A number of cases have addressed the application of the step transaction doctrine: Linton v. US, 638 F. Supp. 2d, 1277 (W.D. Wash. 2009); Heckerman v. U.S., No. CO8-0211-JCC, 2009 WL 2240326 (W.D. Wash., July 27, 2009); Pierrre v. Comm’r, 99 T.C.M. (CCH) 1436 (2010).  The Linton court focused on the crafting of a scheme that consisted of a pre-arranged parts of a single plan.  The court found that the interdependence test was met because the taxpayers would not have undertaken one or more of the steps without the other integrating acts. Linton also noted that the existence or nonexistence of real economic risk of a change in asset value during the time period between steps is determinative of whether the step transaction doctrine will apply. Is there a real economic risk during the interim step or steps?

“The step transaction doctrine generally applies in cases where a taxpayer seeks to get from point A to point D and does so stopping in between at points B and C. The whole purpose of the unnecessary stops is to achieve tax consequences different from those which a direct path from A to D would have produced. In such a situation, courts are not bound by the twisted pat taken by the taxpayer, and the intervening stops may be disregarded or rearranged.” Smith v. Commr., 78 T.C. 350, 398 (1982).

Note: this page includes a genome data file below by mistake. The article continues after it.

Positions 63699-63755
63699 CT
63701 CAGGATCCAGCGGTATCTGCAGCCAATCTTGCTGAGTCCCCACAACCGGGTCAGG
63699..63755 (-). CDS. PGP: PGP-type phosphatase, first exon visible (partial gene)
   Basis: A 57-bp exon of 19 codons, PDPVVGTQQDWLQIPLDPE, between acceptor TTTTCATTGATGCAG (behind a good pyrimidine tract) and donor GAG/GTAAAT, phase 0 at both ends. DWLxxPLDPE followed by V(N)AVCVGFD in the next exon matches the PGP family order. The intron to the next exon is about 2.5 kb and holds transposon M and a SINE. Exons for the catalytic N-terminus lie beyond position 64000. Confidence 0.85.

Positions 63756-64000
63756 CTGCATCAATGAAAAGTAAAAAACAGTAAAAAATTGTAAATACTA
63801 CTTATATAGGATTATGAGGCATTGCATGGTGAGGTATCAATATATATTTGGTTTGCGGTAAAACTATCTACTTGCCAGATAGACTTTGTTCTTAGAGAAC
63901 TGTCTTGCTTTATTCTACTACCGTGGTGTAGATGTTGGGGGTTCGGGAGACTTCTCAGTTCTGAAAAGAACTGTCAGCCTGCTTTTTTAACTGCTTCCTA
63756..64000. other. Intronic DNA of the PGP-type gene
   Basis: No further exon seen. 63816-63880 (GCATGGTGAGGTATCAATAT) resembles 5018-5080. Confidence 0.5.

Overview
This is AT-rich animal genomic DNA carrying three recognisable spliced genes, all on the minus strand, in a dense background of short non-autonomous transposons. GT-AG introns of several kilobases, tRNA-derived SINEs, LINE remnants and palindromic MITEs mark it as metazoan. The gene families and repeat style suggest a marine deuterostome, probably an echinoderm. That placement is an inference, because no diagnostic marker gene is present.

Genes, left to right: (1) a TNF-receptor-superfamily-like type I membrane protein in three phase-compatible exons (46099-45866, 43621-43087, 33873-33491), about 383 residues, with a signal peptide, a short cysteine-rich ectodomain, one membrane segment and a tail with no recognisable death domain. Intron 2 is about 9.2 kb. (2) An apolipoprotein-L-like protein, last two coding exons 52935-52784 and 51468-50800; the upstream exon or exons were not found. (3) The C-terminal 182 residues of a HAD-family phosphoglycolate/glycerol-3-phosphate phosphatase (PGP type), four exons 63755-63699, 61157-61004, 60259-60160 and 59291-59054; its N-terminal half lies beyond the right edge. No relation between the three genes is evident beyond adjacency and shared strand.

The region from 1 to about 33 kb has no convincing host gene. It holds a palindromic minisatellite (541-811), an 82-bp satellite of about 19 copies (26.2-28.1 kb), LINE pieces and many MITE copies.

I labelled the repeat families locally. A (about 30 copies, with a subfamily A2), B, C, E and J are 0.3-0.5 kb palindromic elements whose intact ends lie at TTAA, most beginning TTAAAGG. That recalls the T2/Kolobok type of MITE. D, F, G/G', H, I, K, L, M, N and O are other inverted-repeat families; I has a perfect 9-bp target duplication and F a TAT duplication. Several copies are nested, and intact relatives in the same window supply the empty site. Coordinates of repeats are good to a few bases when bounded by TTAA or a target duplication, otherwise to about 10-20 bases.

Tests Used to Analyze Step Transaction Issues

In determining the applicability of the step transaction doctrine one or more of three tests are often considered.

  • Binding commitment test: this test is triggered if there is a binding commitment from the outset to undertake each component or step in a plan. Penrod v. Comm. 88 T.C. 1415 (1987).
  • End result test: If the IRS can demonstrate that the various steps are really pre-arranged parts of a single transaction that are intended from inception to achieve a particular end result.
  • Mutual interdependence test: Each possible step involved is evaluated to ascertain whether steps are meaningless unless all other steps occur. The instant transaction seems to be comprised of steps that can each have independent viability. So while this test might be problematic, it might be feasible to plan to minimize, but not eliminate, the risk of its application.


Wife owns 100% of the shares of Family Business valued at $25 million. Wife transfers 50% of the shares to Husband on October 10, 2016. On October 12 Wife establishes a non-reciprocal spousal lifetime access trust (SLAT) for Husband and contributes marketable securities worth $200,000 and a 35% non-controlling interest in Family Business stock to her SLAT. On October 31, 2016 the Family Business enters into a new lease of material value for equipment used in its operations. On November 1, 2016 Family Business pays a dividend pro-rata to its then current shareholders: Wife $15,000, Wife’s SLAT $35,000 and Husband $50,000.